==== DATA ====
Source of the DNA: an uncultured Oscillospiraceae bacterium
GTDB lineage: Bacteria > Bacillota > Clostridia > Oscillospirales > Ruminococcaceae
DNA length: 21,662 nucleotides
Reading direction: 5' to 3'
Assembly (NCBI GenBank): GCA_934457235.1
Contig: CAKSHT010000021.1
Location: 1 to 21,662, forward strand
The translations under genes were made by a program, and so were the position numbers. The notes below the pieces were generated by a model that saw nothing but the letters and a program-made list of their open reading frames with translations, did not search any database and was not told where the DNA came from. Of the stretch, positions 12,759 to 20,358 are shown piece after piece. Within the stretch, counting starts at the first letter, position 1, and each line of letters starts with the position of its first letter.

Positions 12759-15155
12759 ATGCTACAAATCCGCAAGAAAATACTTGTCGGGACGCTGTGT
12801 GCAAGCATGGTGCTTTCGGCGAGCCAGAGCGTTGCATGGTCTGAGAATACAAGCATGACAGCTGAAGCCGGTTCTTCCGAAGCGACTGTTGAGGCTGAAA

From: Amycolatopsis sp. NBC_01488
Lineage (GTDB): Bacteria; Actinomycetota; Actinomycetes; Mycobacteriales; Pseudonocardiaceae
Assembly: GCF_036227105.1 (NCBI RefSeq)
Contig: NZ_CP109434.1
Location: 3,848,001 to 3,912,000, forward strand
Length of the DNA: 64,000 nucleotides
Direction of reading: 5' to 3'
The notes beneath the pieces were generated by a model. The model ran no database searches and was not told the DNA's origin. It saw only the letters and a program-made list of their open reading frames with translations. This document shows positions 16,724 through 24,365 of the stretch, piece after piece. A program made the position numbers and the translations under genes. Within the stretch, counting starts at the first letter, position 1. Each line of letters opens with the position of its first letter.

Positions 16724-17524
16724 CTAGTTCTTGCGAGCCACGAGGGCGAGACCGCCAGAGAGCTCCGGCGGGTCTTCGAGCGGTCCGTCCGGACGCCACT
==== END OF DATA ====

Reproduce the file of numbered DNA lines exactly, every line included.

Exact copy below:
Source of the DNA: an uncultured Oscillospiraceae bacterium
GTDB lineage: Bacteria > Bacillota > Clostridia > Oscillospirales > Ruminococcaceae
DNA length: 21,662 nucleotides
Reading direction: 5' to 3'
Assembly (NCBI GenBank): GCA_934457235.1
Contig: CAKSHT010000021.1
Location: 1 to 21,662, forward strand
The translations under genes were made by a program, and so were the position numbers. The notes below the pieces were generated by a model that saw nothing but the letters and a program-made list of their open reading frames with translations, did not search any database and was not told where the DNA came from. Of the stretch, positions 12,759 to 20,358 are shown piece after piece. Within the stretch, counting starts at the first letter, position 1, and each line of letters starts with the position of its first letter.

Positions 12759-15155
12759 ATGCTACAAATCCGCAAGAAAATACTTGTCGGGACGCTGTGT
12801 GCAAGCATGGTGCTTTCGGCGAGCCAGAGCGTTGCATGGTCTGAGAATACAAGCATGACAGCTGAAGCCGGTTCTTCCGAAGCGACTGTTGAGGCTGAAA

From: Amycolatopsis sp. NBC_01488
Lineage (GTDB): Bacteria; Actinomycetota; Actinomycetes; Mycobacteriales; Pseudonocardiaceae
Assembly: GCF_036227105.1 (NCBI RefSeq)
Contig: NZ_CP109434.1
Location: 3,848,001 to 3,912,000, forward strand
Length of the DNA: 64,000 nucleotides
Direction of reading: 5' to 3'
The notes beneath the pieces were generated by a model. The model ran no database searches and was not told the DNA's origin. It saw only the letters and a program-made list of their open reading frames with translations. This document shows positions 16,724 through 24,365 of the stretch, piece after piece. A program made the position numbers and the translations under genes. Within the stretch, counting starts at the first letter, position 1. Each line of letters opens with the position of its first letter.

Positions 16724-17524
16724 CTAGTTCTTGCGAGCCACGAGGGCGAGACCGCCAGAGAGCTCCGGCGGGTCTTCGAGCGGTCCGTCCGGACGCCACT